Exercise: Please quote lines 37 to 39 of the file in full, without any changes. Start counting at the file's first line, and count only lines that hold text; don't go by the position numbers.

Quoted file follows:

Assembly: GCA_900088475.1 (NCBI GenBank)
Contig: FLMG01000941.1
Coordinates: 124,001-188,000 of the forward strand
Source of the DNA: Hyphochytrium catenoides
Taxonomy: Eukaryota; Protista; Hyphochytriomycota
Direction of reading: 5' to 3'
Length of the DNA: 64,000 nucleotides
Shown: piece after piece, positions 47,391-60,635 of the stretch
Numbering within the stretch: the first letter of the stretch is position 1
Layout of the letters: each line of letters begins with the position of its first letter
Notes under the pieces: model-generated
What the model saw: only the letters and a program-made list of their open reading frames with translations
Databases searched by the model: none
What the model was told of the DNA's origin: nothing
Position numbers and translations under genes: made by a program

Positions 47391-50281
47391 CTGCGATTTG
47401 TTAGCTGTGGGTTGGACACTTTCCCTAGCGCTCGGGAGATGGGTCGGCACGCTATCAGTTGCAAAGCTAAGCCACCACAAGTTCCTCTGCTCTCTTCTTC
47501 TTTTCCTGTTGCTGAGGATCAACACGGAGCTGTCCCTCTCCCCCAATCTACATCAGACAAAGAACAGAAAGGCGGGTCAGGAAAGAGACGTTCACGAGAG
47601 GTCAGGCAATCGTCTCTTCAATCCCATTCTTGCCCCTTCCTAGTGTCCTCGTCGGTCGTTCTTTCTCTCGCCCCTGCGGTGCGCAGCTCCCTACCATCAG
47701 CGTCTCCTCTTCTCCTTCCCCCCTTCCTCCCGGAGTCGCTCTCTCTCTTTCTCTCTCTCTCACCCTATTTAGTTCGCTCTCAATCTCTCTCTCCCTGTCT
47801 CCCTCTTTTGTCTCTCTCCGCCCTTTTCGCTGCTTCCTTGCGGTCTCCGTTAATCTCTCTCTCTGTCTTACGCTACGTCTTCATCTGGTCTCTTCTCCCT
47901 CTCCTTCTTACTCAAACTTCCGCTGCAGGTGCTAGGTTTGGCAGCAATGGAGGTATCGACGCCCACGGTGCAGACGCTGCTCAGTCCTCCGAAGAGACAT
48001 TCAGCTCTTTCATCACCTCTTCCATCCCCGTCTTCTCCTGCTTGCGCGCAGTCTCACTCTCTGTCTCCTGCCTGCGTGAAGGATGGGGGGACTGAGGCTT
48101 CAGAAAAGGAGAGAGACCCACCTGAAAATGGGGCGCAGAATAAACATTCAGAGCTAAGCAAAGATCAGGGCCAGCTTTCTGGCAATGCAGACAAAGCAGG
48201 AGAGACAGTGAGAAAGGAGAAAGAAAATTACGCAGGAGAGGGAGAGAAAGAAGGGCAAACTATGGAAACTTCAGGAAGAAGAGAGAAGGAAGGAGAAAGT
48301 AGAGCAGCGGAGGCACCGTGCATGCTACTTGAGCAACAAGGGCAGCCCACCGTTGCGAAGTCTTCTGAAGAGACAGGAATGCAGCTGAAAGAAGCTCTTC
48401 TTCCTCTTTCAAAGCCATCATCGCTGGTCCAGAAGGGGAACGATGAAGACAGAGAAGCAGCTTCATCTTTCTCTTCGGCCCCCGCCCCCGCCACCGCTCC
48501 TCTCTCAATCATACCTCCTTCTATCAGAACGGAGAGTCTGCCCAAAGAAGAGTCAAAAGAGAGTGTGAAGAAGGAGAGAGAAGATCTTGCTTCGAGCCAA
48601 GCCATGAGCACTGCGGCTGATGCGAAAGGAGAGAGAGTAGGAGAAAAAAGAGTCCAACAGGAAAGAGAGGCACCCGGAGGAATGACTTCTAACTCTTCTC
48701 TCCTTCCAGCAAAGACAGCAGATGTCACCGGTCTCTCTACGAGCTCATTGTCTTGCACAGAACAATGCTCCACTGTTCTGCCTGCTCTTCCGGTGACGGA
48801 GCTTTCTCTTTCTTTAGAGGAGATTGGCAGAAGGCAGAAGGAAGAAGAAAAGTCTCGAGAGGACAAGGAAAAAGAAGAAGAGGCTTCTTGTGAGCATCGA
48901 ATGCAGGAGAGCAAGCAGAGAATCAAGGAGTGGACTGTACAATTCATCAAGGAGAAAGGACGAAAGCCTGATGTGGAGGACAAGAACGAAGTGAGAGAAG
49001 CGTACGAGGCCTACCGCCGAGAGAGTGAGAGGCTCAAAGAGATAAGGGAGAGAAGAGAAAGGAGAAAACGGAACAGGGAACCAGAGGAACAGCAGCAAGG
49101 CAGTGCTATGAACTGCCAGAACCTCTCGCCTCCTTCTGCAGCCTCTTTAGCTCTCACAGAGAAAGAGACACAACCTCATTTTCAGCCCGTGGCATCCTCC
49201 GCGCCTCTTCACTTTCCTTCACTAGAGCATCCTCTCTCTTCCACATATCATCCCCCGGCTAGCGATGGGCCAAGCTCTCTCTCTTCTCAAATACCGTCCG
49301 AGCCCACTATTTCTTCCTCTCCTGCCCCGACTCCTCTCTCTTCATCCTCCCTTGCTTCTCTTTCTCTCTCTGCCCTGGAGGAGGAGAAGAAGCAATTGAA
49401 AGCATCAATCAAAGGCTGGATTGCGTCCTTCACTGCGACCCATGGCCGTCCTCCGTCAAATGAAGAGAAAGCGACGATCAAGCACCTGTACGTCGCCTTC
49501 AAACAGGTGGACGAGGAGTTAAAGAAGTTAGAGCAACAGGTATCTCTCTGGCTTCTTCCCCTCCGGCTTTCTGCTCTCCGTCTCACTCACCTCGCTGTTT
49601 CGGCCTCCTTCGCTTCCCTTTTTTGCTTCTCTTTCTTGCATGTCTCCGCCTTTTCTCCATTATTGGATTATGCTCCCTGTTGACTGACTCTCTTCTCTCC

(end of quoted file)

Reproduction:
49301 AGCCCACTATTTCTTCCTCTCCTGCCCCGACTCCTCTCTCTTCATCCTCCCTTGCTTCTCTTTCTCTCTCTGCCCTGGAGGAGGAGAAGAAGCAATTGAA
49401 AGCATCAATCAAAGGCTGGATTGCGTCCTTCACTGCGACCCATGGCCGTCCTCCGTCAAATGAAGAGAAAGCGACGATCAAGCACCTGTACGTCGCCTTC
49501 AAACAGGTGGACGAGGAGTTAAAGAAGTTAGAGCAACAGGTATCTCTCTGGCTTCTTCCCCTCCGGCTTTCTGCTCTCCGTCTCACTCACCTCGCTGTTT